By: Ron Dicker
Source: the Huffington Po details
Here in the media-saturated 2010s, we get to relive the events of the momentous 1960s in an inexorable year-by-year march.
Last year, the Beatles re-invaded America. Next year, 50th-anniversary journalism will see to it that the miniskirt and Star Trek are born again. In 2017, we'll be tripping on a Summer of Love rehash.
This year, there's a lot on our plate - 1965 was a turning point in American history. As depicted in Ava DuVernay's Selma, it was the year the Rev. Dr. Martin Luther King Jr.'s civil rights march to Montgomery, Ala., spurred Lyndon Johnson's signing of the Voting Rights Act into law.
In Nixonland, historian Rick Perlstein showed how it was also the year that reaction to the Watts riots in Los Angeles helped create the culture-war divide that still defines American political discourse.
And as socio-political tumult grew, pop music stretched itself in response. With rock and roll then a decade old - the Elvis Presley youthquake detonated in 1955 - the music was growing more sophisticated in its rebelliousness.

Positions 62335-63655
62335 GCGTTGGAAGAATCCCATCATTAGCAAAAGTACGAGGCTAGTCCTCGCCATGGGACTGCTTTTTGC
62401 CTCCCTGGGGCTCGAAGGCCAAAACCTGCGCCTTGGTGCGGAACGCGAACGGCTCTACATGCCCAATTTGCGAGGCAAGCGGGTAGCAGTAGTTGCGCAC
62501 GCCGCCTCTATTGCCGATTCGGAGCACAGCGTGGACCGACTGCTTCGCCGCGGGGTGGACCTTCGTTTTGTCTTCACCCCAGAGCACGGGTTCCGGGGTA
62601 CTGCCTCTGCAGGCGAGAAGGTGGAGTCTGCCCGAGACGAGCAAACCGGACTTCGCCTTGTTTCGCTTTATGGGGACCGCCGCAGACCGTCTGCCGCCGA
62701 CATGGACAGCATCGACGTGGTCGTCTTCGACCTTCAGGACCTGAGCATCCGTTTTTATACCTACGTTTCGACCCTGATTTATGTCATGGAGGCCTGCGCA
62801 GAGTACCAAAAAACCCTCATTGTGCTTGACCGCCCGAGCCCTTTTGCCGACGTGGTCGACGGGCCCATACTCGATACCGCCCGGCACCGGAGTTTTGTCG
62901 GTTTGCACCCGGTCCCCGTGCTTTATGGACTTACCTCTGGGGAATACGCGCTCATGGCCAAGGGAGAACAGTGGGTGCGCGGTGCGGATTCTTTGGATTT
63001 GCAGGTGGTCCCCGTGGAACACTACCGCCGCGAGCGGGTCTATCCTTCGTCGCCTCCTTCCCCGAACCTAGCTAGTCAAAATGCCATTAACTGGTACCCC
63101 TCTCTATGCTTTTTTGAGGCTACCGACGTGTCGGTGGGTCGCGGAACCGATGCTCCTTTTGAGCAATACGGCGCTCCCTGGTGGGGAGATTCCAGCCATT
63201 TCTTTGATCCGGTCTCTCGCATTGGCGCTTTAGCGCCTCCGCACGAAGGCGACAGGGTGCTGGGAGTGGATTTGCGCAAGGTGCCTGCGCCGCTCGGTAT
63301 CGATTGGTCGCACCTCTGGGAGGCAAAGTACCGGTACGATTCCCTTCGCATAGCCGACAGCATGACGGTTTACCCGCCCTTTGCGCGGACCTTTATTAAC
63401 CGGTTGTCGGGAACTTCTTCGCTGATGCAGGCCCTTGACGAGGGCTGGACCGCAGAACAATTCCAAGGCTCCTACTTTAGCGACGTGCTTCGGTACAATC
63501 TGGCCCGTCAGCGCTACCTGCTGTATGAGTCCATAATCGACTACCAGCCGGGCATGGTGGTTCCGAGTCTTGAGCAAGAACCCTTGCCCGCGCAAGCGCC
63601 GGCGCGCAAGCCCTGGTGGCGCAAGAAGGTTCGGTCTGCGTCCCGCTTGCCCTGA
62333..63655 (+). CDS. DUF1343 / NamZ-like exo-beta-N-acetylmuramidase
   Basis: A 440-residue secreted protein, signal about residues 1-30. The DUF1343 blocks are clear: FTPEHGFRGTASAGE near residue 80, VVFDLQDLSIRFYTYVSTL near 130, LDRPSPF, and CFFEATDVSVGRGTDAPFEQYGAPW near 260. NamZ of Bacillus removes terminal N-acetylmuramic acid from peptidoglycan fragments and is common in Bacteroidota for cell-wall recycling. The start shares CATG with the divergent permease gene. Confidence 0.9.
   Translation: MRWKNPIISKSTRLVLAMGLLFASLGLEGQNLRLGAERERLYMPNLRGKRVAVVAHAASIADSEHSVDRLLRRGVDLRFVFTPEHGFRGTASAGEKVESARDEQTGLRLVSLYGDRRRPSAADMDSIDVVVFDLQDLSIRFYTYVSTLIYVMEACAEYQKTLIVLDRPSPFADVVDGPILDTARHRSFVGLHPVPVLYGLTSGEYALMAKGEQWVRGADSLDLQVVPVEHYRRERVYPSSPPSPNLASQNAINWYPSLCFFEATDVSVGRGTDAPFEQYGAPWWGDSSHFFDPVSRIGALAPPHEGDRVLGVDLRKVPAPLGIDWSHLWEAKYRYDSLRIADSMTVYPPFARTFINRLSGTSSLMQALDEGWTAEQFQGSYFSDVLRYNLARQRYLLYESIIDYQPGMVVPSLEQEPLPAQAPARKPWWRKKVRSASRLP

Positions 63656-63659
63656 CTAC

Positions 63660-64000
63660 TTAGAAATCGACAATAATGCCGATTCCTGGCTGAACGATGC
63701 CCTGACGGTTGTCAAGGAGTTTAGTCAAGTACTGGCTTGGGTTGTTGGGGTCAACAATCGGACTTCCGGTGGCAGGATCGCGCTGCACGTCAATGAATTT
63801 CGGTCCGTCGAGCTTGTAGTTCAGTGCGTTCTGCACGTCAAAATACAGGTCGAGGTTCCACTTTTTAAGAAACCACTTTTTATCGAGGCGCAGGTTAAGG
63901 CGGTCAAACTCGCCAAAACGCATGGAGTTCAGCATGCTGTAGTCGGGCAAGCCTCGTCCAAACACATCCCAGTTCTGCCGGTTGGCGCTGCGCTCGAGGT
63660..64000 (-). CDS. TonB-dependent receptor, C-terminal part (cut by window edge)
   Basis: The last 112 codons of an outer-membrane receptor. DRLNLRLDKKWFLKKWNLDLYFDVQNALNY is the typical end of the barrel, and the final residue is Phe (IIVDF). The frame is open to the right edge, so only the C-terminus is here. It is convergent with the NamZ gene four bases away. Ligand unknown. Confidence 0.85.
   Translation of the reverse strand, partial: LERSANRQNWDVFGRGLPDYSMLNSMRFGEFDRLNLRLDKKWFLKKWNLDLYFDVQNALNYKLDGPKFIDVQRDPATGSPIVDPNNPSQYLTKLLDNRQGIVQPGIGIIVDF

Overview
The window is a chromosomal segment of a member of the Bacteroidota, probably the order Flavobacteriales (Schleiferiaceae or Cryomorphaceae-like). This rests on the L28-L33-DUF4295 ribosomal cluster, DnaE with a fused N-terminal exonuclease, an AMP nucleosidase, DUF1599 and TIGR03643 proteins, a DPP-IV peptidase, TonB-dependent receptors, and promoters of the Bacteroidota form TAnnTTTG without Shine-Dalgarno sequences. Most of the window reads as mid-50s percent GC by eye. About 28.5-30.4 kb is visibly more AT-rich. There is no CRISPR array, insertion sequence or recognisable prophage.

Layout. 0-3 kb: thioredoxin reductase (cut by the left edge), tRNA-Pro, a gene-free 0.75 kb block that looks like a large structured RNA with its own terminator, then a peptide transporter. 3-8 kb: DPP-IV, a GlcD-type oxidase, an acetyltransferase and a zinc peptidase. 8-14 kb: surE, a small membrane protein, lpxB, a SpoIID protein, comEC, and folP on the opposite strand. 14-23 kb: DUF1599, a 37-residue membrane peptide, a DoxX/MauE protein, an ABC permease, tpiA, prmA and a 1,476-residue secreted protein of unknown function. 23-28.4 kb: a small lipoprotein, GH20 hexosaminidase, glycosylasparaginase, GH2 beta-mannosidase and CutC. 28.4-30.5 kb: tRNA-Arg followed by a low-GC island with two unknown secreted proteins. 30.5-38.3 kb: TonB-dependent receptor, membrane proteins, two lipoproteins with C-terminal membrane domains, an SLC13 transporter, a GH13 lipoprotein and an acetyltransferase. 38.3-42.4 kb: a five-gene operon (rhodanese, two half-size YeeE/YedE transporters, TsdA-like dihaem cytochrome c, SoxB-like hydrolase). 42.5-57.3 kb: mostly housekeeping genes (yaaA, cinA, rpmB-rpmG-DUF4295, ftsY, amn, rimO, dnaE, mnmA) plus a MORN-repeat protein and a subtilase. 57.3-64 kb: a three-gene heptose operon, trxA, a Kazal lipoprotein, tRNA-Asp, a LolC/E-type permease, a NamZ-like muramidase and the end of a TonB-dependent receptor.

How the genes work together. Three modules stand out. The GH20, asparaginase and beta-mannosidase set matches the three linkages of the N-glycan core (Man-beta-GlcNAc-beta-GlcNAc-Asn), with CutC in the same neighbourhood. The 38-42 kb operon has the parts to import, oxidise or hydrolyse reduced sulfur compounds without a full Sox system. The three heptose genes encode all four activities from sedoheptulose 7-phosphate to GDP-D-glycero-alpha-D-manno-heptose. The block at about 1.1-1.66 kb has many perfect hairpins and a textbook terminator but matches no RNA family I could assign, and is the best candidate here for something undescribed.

Was it th details
In a ceremony last year at the Barclays Center in Brooklyn, the Beatles’ original manager, Brian Epstein, was inducted into the Rock and Roll Hall of Fame.
The honor was well deserved. Epstein’s early oversight of what many consider to be the most popular musical act of the 20th century led some to call him the fifth Beatle. Some of the strategies he used to propel the Beatles to prominence (while also probably costing them a fortune in lost potential revenue) would be ill suited to today’s world of digital streaming, music piracy and YouTube, which makes Epstein a case study in how much music management has changed since the early 1960s.
Epstein was born in Liverpool in 1934 to Harry and Queen details
In a nondescript building tucked away on a quiet street in west London, Stella McCartney and her team are comparing the properties of a real leather shoe with the various non-leather swatches being considered for her brand’s winter 2015 shoe collection.